How do I get an appointment?
We are located at the Guelph's first veterinary multi-specialty private practice, Guelph Veterinary
Specialty Hospital in Guelph, Ontario, Canada. If you have a regular veterinarian, please call his or
her hospital to arrange a referral to our service. Your general practitioner will contact us to provide
your pet's medical history and will arrange an appointment for you. If you are a patient for one of
the other services at our hospital, you may be internally referred to our service.
What kind of procedures do you do?
We provide a full range of dental and oral surgery services for a dogs and cats. We perform
professional dental cleanings and assessments in addition to more advanced procedures such as
periodontal flap surgeries, complicated extractions, palatal defect repairs, maxillary and mandibular
fracture repairs, resections of oral tumors, root canal therapies, crown restorations, and
orthodontics for painful malocclusions.
How much will it cost?
The cost of dental and oral care varies widely depending on your pet's diagnosis and treatment
options. The costs of our services are comparable to other board certified specialist practices. Dr.
Haws will examine your pet and discuss with you the diagnostic and treatment recommendations,
and will provide an estimate. When indicated, a detailed examination and assessment under general
anesthesia also will be done and a more accurate estimate then will be reported directly to you
Will students perform my pet's dental procedures?
No. Your pet's dental and oral procedures, including professional cleaning under general anesthesia,
will be completed by the board certified veterinary dental specialist, Dr. Haws.
Where are you located?
Guelph Veterinary Specialty Hospital is located in Guelph at 1460 Gordon Street, next to Campus
Estates Animal Hospital. Click on the following link to a map of the area.
If you are using a GPS system, please use the address "1460 Gordon Street, Guelph, Ontario". Look for
the signs on our hospital, "Guelph Veterinary Specialty Hospital" and "Veterinary Specialists". Please
check-in with reception upon your arrival.
Where do I park?
There is free parking in front of Guelph Veterinary Specialty Hospital.
I don't want to drive all the way home while I am waiting. What can I do in Guelph?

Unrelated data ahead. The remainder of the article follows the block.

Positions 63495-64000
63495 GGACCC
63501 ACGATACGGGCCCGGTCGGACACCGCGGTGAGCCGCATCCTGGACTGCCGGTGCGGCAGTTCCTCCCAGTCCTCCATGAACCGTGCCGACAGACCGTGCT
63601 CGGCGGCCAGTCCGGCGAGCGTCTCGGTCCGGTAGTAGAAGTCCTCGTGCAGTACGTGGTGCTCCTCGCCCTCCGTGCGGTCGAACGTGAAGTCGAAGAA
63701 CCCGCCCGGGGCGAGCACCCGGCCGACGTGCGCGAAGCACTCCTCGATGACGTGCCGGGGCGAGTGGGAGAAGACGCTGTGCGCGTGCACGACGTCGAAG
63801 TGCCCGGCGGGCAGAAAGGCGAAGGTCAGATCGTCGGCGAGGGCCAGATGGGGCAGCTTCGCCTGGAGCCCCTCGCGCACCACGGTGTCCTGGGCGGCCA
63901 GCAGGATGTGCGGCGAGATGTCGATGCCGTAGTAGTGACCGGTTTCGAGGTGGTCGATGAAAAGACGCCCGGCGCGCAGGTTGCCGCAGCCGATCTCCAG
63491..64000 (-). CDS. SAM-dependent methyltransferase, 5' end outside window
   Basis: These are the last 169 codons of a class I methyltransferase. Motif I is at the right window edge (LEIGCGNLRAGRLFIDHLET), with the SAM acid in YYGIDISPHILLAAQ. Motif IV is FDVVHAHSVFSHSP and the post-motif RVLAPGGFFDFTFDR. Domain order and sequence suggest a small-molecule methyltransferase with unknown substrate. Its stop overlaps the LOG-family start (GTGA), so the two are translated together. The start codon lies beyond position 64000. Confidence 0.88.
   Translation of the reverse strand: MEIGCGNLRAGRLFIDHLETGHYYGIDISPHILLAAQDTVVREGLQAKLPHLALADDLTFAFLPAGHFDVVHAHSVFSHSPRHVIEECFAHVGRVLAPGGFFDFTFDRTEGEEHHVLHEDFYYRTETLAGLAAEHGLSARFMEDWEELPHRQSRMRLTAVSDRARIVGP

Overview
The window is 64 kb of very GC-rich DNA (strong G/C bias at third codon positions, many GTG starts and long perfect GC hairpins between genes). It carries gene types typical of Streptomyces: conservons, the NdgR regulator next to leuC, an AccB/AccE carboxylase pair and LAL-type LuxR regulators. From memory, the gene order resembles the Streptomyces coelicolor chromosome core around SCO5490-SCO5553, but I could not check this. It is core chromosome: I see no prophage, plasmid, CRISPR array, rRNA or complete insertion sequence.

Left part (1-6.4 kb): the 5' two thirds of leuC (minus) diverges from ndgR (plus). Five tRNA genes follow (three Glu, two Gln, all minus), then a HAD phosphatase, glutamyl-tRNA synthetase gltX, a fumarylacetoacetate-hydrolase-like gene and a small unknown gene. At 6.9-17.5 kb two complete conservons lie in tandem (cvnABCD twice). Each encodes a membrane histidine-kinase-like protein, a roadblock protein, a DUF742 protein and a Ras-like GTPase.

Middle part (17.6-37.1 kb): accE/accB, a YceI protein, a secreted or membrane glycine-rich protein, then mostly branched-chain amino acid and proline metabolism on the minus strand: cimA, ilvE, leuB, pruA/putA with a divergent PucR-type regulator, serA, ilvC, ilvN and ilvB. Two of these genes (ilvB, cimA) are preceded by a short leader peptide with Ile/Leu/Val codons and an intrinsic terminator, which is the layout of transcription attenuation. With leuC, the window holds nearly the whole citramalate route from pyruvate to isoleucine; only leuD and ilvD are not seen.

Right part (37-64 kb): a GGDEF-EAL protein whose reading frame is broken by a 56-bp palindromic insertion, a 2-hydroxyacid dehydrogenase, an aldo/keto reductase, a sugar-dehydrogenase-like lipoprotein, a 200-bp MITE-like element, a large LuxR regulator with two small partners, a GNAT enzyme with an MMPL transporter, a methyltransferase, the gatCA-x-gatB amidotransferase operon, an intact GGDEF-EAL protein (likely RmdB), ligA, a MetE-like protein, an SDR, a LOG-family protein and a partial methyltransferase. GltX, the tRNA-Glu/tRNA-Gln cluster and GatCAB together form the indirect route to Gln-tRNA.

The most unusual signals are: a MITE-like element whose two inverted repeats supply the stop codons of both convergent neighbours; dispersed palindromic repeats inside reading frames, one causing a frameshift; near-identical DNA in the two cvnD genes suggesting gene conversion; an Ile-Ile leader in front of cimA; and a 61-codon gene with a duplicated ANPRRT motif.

Here are some suggestions while you are waiting for your pet to be discharged:
Stone Road Mall - This is ten minutes northwest of us. There is a Chapter's bookstore with a Starbucks
where you can find a comfy seat and a good magazine while waiting.
The Guelph Arboretum - If you like flowers and gardening, this is fifteen minutes northeast of us and has
And, of course, Tim Horton's:
As always, you are welcome to wait in our reception area, but it is not the most exciting place in Guelph!
Will my pet require general anesthesia?
A physical examination while awake gives us some information about your pet's oral and dental
health, but many diseases remain hidden. Even for very quiet and friendly pets, they will not hold still
with their mouths open to safely allow us use dental instruments to clean and probe around all of their
teeth. The only safe way to have their teeth fully cleaned, including under the gumline, and to have a
detailed complete oral examination and assessment, is under general anesthesia.
We go to great lengths to ensure that your pet has a safe and uneventful anesthetic experience.
Preanesthetic testing helps to screen for any hidden diseases that will change how anesthesia is
performed. All vital parameters for your pet will be carefully and continuously monitored while under
anesthesia by our dedicated technician. Additionally, a special warming blanket used in pediatric
anesthesia is used by our service to help maintain normal body temperature. Local anesthesia
("freezing") is placed prior to surgery while under anesthesia to help reduce the amount of general
anesthesia required, resulting in a safer anesthesia.
Also, we are supported by the extensive knowledge and expertise of the veterinary anesthesia
specialists, who are involved directly in higher risk general anesthesias.
The regulatory body for veterinarians is the College of Veterinarians of Ontario. It determines the
minimum standards of care by veterinarians. Below is a link to their position statement on the use of
general anesthesia for dental cleanings:
What can my pet eat before surgery?
To undergo anesthesia, your pet will need to be fasted. This means no food after 9:00 pm the night before
surgery. Water does not need to be withheld. If your pet has any medical conditions, such as diabetes, that
may require different instructions. We will contact you prior to surgery to let you know.
How long will my pet be in the hospital?
Almost all of our patients go home the same day. Our patients are admitted the morning of dental and oral
procedures and generally go home in the afternoon or evening. We will be in touch with you through the
day to let you know when your pet will be ready for discharge.
How long will my pet take to recover from surgery?
Pets recover surprisingly quickly, even from major oral surgical procedures. Most of our patients are quiet
the first night home, but quickly return to their normal routines within a day or two. If your pet requires
special feeding instructions after surgery, such as softened food, we will let you know at the time of
discharge. Generally, we have our patients return for a recheck examination two weeks following oral and
dental procedures. This allows us to check their progress and make sure that they are healing well.
Do you send reports to my regular veterinarian?
Yes. For all consultations and procedures, your veterinarian will receive a written report detailing the
results of your pet's physical examination, any diagnostic and treatment recommendations, and any